A new study on executive engagement has revealed that most CEOs consider the non-financial aspects of their job much more important than their financial reward. The study, conducted by Vlerick Business School and management network Business Leaders, covered a sample of almost 1,000 European CEOs and found that they are mainly driven by ambition and non-financial factors, such as the challenge the job brings with it, the feeling of achieving progress and the pride of working for the organisation.
Recognition and job security were found to have the least impact on satisfaction for CEOs. Professor Xavier Baeten (pictured) from Vlerick Business School believes that Boards and remuneration committees incorrectly estimate the importance of financial reward for CEOs:
“This study shows that higher salaries for top executives have almost no impact on CEOs’ level of commitment and satisfaction. CEOs feel strongly committed to the organisation and are generally satisfied with the financial reward. Here they mainly look at market conformity. Boards and remuneration committees do not seem to be aware of this and should pay more attention to the perceived fairness of the pay, both by the CEO themselves and by the broader social field. More attention should also be paid to performance management”.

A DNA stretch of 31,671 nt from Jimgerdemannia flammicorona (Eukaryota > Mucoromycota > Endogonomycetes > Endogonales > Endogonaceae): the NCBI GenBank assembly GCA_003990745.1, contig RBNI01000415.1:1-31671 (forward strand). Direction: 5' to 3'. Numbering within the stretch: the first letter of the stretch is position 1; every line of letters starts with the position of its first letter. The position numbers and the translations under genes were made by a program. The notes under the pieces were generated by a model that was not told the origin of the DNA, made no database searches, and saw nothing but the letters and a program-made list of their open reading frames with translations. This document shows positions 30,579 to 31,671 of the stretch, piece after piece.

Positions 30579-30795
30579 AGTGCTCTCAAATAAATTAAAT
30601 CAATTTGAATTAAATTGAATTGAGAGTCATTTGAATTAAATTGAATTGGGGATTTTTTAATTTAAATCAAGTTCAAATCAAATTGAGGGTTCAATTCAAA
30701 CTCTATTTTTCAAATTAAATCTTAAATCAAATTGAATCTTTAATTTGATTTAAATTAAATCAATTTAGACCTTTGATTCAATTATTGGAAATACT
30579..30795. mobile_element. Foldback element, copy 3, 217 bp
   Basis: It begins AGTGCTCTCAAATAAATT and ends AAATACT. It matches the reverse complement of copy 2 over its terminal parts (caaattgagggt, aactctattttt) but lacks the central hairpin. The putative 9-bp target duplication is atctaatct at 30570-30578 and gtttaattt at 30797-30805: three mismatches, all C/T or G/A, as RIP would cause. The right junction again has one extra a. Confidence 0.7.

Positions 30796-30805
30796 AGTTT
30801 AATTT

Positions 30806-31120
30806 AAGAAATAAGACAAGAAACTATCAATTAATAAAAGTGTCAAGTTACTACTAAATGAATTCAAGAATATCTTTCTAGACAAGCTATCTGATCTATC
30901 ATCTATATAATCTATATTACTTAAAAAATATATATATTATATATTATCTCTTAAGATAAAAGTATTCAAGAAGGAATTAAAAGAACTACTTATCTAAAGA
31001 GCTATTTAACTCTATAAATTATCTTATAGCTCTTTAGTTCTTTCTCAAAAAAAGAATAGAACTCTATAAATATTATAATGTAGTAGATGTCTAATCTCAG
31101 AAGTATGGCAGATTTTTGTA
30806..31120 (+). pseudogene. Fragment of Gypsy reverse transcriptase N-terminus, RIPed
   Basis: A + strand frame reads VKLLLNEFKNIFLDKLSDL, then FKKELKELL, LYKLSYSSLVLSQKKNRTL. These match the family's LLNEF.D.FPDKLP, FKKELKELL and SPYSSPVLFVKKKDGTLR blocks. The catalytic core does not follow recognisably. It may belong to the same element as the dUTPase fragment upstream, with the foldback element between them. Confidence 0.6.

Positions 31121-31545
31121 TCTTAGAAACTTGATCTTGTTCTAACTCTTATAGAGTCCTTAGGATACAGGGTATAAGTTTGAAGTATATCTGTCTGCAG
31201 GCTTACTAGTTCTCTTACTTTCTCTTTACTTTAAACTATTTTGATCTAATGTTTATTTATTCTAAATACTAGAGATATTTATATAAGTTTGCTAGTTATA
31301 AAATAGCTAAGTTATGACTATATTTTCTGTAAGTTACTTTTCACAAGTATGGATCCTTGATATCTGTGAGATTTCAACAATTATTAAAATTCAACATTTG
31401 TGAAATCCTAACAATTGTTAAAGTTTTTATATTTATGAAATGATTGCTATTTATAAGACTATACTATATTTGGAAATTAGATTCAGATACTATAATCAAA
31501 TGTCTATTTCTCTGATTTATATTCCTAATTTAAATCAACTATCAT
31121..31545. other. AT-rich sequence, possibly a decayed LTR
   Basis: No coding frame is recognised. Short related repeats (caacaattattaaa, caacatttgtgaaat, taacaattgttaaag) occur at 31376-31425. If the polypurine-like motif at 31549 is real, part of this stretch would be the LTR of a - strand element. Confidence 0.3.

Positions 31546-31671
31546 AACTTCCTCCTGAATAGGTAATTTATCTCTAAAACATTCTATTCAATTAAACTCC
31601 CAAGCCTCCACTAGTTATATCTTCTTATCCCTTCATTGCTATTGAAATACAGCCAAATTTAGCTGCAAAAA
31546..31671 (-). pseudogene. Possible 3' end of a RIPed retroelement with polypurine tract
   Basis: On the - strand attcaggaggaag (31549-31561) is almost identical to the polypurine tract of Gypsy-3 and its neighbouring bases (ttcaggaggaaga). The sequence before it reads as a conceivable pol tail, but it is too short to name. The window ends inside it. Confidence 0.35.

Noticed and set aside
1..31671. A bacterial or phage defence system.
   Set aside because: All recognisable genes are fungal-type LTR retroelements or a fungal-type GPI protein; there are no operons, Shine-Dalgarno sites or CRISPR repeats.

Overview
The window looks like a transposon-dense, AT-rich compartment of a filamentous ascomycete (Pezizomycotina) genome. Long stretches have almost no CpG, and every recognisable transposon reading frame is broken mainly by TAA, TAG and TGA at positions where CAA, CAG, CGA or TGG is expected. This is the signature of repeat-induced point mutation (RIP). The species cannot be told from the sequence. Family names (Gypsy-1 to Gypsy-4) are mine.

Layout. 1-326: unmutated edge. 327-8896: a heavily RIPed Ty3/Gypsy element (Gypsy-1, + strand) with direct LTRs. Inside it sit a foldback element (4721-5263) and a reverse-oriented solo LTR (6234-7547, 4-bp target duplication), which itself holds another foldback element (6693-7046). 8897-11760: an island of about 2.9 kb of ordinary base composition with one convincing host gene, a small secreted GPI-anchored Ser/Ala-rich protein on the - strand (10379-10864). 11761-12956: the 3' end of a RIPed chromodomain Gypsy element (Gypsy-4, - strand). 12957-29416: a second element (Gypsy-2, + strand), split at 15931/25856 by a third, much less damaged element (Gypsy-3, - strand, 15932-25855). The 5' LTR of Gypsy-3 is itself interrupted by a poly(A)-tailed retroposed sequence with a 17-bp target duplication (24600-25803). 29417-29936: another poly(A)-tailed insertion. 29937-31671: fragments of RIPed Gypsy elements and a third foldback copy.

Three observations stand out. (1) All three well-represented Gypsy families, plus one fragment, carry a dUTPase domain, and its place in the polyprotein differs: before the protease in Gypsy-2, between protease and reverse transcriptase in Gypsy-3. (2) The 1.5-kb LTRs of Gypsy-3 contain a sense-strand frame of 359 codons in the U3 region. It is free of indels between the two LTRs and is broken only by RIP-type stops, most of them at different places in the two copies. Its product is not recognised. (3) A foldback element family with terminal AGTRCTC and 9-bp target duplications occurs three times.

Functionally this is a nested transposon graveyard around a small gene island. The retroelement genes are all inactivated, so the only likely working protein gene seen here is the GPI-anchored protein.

The study also looked specifically at differences in work satisfaction between male and female CEOs. Notably, female CEOs obtain most motivation from the work climate and cooperation with other members of the top management.
CEOs are less satisfied with the clarity and feasibility of targets set, the amount of travel their work entails and organisations’ willingness to change.
Joël aan ’t Goor, CEO of Business Leaders, says, “This is the first time that motivation, driving forces and satisfaction have been studied in a group of CEOs of this size from medium-sized and large companies with a distinction made between financial and non-financial factors. We want to share these insights to benefit the business world”.